Fall 2022 Newsletter
By Dr. Jennifer Peszka, Professor, Psychology
Dr. Anne Goldberg, Professor, Sociology/Anthropology
and Dr. Pete Gess, Professor, Psychology
Previous research shows that loneliness is detrimental to healthy aging. When the COVID-19 pandemic struck, it led to early calls for strict limitations to in-person social interactions (lockdowns and social distancing). During Spring 2021, Hendrix College and AGEC conducted a telephone survey of nearly 867 older Arkansans to examine social connection and isolation during the COVID-19 pandemic. Those data indicated that during the early part of the pandemic, in person social interactions and satisfaction with social interactions declined. While not a completely satisfying replacement, supplementing lost in-person social interactions with technology facilitated communication did help buffer some of the negative impact on satisfaction for some participants. During Spring of 2022, we conducted a follow-up survey to replicate previous findings, look for changes as social interactions began to shift back to normal, and to add additional questions to probe further into findings seen in the original survey data.
About the participants
603 older Arkansans completed the automated telephone survey. 68.3% of the participants were between 65 and 74 years old, and 31.7% were 75 years old or older. 86.5% identified as White, non-Hispanic; 8.0% as Black; .2% as Hispanic; and 5.3% as other, preferred not to answer, or mixed. 65.9% identified as women, 33.2% as men, and 0.8% as preferred not to answer. To examine economic status, we asked them to indicate how often they worry about paying their monthly bills. 8.1% said always, 15.0% said frequently, 34.9% said seldom, and 42.0% said they never worry about paying their bills.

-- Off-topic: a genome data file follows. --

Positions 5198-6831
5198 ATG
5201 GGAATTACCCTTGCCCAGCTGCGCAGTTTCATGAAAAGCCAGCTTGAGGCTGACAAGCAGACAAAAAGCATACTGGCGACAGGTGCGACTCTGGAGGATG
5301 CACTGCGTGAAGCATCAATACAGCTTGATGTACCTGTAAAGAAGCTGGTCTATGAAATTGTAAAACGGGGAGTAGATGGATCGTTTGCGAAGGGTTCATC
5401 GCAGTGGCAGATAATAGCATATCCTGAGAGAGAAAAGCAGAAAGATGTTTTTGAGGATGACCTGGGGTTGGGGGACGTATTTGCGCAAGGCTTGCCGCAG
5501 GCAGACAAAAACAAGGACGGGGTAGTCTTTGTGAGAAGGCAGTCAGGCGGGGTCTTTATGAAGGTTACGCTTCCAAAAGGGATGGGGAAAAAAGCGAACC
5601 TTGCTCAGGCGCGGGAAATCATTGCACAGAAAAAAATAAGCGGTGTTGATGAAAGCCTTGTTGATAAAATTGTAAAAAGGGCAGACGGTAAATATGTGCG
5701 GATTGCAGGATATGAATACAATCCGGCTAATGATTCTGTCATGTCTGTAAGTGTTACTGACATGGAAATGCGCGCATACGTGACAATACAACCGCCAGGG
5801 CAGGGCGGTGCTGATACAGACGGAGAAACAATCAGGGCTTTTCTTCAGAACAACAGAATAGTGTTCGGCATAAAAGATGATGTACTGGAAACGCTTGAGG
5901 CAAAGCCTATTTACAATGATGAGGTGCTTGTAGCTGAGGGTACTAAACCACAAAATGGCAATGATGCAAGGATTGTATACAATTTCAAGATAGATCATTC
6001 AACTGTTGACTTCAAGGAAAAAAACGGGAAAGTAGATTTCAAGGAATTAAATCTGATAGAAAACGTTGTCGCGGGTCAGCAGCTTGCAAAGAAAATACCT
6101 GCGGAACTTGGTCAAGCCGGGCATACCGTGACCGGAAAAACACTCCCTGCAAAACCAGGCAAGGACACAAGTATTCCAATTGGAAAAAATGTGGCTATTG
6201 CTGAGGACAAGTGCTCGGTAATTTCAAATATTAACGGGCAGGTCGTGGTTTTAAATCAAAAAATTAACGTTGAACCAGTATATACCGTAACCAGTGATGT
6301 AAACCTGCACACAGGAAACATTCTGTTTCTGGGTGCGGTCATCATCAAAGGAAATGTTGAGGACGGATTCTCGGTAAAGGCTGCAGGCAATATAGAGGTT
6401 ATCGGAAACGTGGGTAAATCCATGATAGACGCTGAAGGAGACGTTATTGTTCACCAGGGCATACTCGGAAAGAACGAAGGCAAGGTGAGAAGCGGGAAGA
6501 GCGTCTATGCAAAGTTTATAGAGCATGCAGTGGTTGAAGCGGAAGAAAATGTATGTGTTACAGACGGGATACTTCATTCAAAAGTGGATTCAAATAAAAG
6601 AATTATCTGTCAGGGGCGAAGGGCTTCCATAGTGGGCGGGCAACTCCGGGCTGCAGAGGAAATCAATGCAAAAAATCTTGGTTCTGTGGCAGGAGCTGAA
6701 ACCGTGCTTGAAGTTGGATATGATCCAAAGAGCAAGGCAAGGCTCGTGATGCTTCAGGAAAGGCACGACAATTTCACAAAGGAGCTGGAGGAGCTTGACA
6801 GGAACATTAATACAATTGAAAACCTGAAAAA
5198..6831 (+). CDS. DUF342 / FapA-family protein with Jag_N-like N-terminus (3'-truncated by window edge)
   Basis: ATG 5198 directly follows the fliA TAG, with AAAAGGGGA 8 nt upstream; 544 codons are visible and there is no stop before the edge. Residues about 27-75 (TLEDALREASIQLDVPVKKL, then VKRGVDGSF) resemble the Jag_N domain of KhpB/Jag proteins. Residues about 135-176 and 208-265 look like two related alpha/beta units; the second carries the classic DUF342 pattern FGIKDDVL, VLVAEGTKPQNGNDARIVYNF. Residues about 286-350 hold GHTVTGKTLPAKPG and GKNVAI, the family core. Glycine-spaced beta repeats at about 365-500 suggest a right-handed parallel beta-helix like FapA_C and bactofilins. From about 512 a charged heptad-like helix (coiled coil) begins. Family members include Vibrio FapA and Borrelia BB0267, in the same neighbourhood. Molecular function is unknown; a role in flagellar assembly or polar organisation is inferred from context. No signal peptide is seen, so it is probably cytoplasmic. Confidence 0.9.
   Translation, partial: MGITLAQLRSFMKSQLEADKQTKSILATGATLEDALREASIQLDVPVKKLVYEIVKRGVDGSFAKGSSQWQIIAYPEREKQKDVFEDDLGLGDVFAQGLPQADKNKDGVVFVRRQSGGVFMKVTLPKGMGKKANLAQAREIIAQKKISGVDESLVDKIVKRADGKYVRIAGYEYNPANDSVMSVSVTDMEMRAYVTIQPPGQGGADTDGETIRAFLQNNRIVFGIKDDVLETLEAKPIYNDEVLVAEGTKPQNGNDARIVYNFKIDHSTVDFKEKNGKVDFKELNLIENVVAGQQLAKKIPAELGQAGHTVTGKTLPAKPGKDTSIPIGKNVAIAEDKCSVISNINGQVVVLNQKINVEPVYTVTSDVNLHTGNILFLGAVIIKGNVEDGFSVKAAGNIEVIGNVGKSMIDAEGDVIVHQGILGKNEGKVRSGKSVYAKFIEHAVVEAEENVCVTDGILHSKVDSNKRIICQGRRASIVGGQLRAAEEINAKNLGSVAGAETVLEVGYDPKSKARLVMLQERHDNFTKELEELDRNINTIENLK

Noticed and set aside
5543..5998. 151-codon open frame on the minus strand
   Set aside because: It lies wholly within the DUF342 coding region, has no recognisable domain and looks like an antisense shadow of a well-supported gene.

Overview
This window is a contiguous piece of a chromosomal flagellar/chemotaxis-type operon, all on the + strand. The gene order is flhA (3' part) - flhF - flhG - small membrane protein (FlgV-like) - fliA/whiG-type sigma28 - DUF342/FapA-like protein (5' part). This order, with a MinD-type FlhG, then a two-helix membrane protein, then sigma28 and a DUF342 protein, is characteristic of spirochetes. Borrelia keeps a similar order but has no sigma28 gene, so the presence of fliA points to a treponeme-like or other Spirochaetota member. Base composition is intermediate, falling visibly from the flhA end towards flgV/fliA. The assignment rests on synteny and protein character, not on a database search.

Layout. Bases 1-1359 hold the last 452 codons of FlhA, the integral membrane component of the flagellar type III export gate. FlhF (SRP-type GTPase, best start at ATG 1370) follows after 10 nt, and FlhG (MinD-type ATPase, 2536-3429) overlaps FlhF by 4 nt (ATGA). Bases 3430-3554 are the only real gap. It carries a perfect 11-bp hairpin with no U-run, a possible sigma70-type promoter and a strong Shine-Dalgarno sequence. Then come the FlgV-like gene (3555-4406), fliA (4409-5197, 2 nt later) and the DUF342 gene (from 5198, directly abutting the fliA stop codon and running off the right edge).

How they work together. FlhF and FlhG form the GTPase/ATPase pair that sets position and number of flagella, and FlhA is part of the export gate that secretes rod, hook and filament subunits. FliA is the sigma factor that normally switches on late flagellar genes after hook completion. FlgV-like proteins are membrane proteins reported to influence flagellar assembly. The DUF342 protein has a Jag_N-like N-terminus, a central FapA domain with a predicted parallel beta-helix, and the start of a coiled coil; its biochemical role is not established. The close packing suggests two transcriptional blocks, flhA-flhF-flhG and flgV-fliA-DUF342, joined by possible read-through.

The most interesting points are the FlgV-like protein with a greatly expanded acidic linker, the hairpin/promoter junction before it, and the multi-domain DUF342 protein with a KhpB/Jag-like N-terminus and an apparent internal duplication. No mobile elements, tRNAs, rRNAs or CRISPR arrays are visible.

What they told us
Frequency of interactions: In the 2021 survey, 76% of participants reported curtailing their in-person social interactions since the pandemic began at least some, 41% were curtailing a lot. Now, when the virus is waning and vaccines are widely available, curtailment was not as widely spread with about one half reporting they were curtailing their in-person social activities at least some (50.4%) and substantially fewer were curtailing it by a lot or completely (27.6%) (See Figure 1). For in person activities, in 2021, only about one-third (31%) of the sample was engaging in in-person social activities multiple times a week, but in 2022, we saw that double (63%).
Social satisfaction: 93% of the participants rated themselves as satisfied with their social connection before the pandemic, that number reduced to 67% during the pandemic in 2021, and this has started to recover now in 2022 with 78% of the participants rating themselves as satisfied with their social connections now.
Social technology use: In 2022, we investigated a specific kind of social technology: the video chat. Video chatting was prevalent in this sample even before the pandemic, with about 40% of the sample engaging in video chatting multiple times a week before the pandemic began. About one-quarter of the participants (22.8%) reported using video chat even more during the pandemic.
In 2021, during the pandemic, 60% of the participants said they felt socially connected when engaging in online social interactions. In 2022, after an additional year of these sorts of interactions, it seems there has been a slight increase in satisfaction, with about 10% of participants being less likely to disagree with this and 10% being more likely to agree, with 70% of participants reporting feeling socially connected when engaging in these online interactions (See Figure 2).
Summary: In person social interactions and satisfaction with social interactions are still lower than during pre-pandemic times, but they are starting to recover. Nonetheless, some older Arkansans find themselves experiencing loneliness and isolation even when there is no pandemic. These findings suggest that with practice and motivation older Arkansans can increase their technological interactions and that these can serve as a reasonably satisfactory replacement to in person social interactions when necessary. We should work to develop programs to increase fluency and availability of social technology for older Arkansans.